6.  Prep Your Staff:

You can have a great looking booth, awesome giveaways, and thoughtful premarketing, but if your staff is not prepared, all of that is a waste.  Your staff needs to be informed about your overall goals and strategy for the event, any special offers you are giving out, and what your messaging is.

They also need to know how to work the booth:

  • Conversation Initiators: We always create a “list of pick-up lines” which is basically some ideas to help booth staffers initiate conversation.  We also have a few pre-event meetings to ensure everyone attending the event understands what is expected of them.
  • Engagement Techniques: Once you’re at the event- make sure your staff is engaging, outgoing and ready to talk to people and draw them into the booth. Remember:
    • ALWAYS make eye contact as someone walks by the booth.
    • Stand up!  Nothing is sadder than someone sitting at the booth on their laptop- if you have work to do, don’t do it on the show floor.
    • Make sure everyone writes notes on business cards (and be prepared for people who don’t have cards- we have blank notecards at our booths
  • What To Wear: How you present yourself and what you wear is a direct reflection for the company you work for and you want to look put together and professional. Your employees working the booth become part of the booth and build the brand image you are trying to communicate.
    Tips for attire dos and don’ts here.

7.  Use Social Media:

Most events make it easy to connect with customers, colleagues, and leads online by using whatever hashtag they set up. People love talking about what they’re doing and the things they’re learning at conferences. The conversation is already happening, so make sure to get involved in it. Share pictures. Give tips. Answer questions when they come up. Make sure to monitor the hashtag before the actual event as well because people will be looking when they’re registering, when they’re picking sessions and when they are prepping too.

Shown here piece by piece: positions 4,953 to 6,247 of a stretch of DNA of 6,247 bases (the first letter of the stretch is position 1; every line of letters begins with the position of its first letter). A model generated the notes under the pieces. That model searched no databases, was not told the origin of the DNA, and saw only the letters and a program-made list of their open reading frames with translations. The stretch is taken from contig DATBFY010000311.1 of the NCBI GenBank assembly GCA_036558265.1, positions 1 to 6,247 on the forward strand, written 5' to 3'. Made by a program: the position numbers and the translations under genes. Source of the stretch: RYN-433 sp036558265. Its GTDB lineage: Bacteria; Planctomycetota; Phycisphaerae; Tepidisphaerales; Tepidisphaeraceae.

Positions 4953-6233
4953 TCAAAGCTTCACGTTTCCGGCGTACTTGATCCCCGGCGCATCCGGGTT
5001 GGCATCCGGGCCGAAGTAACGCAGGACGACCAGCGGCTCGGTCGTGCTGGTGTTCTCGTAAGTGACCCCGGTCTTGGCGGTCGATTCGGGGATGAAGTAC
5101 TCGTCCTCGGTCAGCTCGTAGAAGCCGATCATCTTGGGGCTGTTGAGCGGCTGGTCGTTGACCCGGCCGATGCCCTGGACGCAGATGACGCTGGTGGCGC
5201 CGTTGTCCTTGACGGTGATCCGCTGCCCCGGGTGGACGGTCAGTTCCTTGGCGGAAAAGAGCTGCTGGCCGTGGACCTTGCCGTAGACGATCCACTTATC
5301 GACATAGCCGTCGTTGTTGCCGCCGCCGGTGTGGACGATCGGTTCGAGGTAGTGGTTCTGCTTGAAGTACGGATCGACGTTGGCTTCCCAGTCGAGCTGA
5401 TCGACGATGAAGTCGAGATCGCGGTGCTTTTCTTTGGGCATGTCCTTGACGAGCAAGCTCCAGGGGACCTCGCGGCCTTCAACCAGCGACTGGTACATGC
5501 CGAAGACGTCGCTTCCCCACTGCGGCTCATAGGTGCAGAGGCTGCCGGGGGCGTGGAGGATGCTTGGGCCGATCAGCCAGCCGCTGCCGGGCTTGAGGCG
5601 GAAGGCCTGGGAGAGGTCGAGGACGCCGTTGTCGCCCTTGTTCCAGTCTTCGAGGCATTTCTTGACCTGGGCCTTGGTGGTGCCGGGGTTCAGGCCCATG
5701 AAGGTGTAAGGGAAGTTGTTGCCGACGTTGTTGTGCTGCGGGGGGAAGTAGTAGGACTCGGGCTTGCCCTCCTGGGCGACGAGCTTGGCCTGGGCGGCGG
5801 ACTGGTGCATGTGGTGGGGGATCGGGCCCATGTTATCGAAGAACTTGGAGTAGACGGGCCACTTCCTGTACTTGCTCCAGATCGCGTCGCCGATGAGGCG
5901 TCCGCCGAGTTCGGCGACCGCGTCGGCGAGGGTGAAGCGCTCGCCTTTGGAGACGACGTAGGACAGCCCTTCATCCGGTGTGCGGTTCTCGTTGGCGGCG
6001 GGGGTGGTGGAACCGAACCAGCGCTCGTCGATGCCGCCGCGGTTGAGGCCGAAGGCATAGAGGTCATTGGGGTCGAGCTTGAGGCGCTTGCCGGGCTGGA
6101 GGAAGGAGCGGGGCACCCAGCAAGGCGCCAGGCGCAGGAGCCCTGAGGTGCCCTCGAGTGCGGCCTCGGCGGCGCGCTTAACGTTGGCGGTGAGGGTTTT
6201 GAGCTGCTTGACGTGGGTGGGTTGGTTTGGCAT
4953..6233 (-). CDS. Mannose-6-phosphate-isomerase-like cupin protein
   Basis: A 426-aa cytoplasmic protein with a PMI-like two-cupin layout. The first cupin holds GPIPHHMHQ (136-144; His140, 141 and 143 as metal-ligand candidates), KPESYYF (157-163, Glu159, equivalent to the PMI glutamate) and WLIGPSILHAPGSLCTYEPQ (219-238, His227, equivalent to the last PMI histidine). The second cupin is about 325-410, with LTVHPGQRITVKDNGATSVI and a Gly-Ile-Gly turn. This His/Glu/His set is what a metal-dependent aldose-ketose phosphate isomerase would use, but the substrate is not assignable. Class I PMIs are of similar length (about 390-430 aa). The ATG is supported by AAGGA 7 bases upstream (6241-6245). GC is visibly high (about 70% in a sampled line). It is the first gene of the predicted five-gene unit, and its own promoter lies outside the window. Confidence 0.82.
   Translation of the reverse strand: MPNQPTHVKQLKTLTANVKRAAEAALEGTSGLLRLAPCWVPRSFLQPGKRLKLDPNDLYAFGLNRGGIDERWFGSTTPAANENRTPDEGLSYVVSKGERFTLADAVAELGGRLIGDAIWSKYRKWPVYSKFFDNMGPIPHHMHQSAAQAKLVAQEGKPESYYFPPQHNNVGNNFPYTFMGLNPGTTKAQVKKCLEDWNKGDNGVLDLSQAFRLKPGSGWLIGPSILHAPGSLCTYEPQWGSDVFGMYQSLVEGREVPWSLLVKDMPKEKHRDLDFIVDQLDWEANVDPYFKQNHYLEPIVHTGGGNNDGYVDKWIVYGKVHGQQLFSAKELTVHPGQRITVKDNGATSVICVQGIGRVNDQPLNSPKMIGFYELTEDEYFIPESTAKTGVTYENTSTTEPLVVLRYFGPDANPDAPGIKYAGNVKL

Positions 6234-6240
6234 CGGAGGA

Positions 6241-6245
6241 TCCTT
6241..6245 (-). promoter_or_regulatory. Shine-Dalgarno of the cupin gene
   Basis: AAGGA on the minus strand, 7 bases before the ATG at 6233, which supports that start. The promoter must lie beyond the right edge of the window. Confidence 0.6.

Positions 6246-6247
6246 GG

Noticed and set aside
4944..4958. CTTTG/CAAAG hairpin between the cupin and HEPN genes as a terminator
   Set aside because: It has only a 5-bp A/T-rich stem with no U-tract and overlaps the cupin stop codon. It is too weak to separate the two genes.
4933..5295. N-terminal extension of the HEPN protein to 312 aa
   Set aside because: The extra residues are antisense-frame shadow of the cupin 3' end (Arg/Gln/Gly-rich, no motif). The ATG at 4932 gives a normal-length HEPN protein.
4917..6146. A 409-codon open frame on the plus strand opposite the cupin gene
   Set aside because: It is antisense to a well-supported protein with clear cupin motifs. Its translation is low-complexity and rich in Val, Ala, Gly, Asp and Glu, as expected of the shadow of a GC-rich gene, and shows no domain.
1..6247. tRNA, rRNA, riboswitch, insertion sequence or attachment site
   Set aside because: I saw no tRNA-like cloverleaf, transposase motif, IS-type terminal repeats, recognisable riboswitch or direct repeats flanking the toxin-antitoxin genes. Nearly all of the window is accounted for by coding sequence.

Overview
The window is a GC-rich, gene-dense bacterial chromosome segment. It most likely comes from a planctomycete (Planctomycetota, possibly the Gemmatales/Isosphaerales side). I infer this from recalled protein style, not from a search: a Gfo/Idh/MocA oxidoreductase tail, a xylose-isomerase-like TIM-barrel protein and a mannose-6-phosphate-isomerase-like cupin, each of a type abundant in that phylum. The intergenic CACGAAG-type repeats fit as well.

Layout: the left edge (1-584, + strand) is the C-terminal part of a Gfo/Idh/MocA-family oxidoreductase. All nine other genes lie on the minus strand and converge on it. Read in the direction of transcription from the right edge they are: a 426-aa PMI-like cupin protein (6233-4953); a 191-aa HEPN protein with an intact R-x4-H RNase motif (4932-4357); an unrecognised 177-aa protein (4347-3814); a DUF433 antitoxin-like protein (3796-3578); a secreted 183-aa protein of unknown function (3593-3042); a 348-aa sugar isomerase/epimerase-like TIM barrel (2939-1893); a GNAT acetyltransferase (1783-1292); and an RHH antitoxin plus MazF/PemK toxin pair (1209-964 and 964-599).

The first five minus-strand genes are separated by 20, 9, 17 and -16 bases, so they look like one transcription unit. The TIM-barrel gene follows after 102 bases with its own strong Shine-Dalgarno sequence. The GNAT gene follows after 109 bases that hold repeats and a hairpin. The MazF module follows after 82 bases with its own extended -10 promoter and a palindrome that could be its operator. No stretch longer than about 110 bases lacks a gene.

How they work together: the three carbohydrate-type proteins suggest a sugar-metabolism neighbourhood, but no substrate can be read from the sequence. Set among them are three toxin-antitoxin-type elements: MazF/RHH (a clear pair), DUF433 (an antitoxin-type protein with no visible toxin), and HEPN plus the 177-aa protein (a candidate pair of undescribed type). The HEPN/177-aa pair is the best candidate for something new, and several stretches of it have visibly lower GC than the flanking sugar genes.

8.  Don’t Forget about Follow-up:

You come back from a tradeshow with a pile of leads…. now what? Don’t be tempted to start mass emailing these leads with generic messages.  Take some time to think through how you want to follow-up.  Here are some tips:

  • Timing: You could have many promising conversations at the tradeshow, but those will mean nothing if you don’t follow up on your leads quickly.  Prompt response to show leads is critical!  To ensure you are able to follow-up in a timely manner, plan your follow-up before the event takes place so you’re ready to go immediately afterwards.
  • Call to Actions Are Crucial: Include a tangible Call-To-Action that has a lasting impact- something that brings people back after the tradeshow and after the excitement of the event has worn off. It may be a special discount for your product or an exclusive item or offering for those who came by the booth.
  • Personalize Your Messages:  Go through your leads and organize them- divide your stack into hot prospects, those that seemed interested but there wasn’t an immediate need, and cold prospects (you know the type- the ones who just came by your booth to get the cool stuff you’re giving away).  Then ensure you are following up appropriately (and differently) with each type.  Make sure to talk to whoever was manning the booth and capture additional notes about the leads.  For those hot prospects, personalize your emails.  A lot of companies give the hot prospects right to sales, so ensure you have a good way to pass along notes to whoever is working the lead.
  • Continue the Relationship After the Event: Don’t just focus on the hot leads and forget about everyone else; consider a lead nurturing campaign to stay relevant with the other leads you obtained during the event.  You have a good start at a relationship with these leads, but you want to continue to build it by giving them content they need.  Set up a series of emails that will provide resources for them and will help you communicate with them throughout the sales cycle—addressing the gap in time between when they first interacted with you at the event and when they are ready to purchase.

We have several trade shows coming up, including Qonnections, Birst Forward and CalGIS.

At Qonnections, Analytics8 and QlikMaps will be presenting sessions, demoing our products and answering questions at our booth, and getting meet as many people as we can. If you’re planning on attending Qonnections, here are some tips to help you make the most of the conference.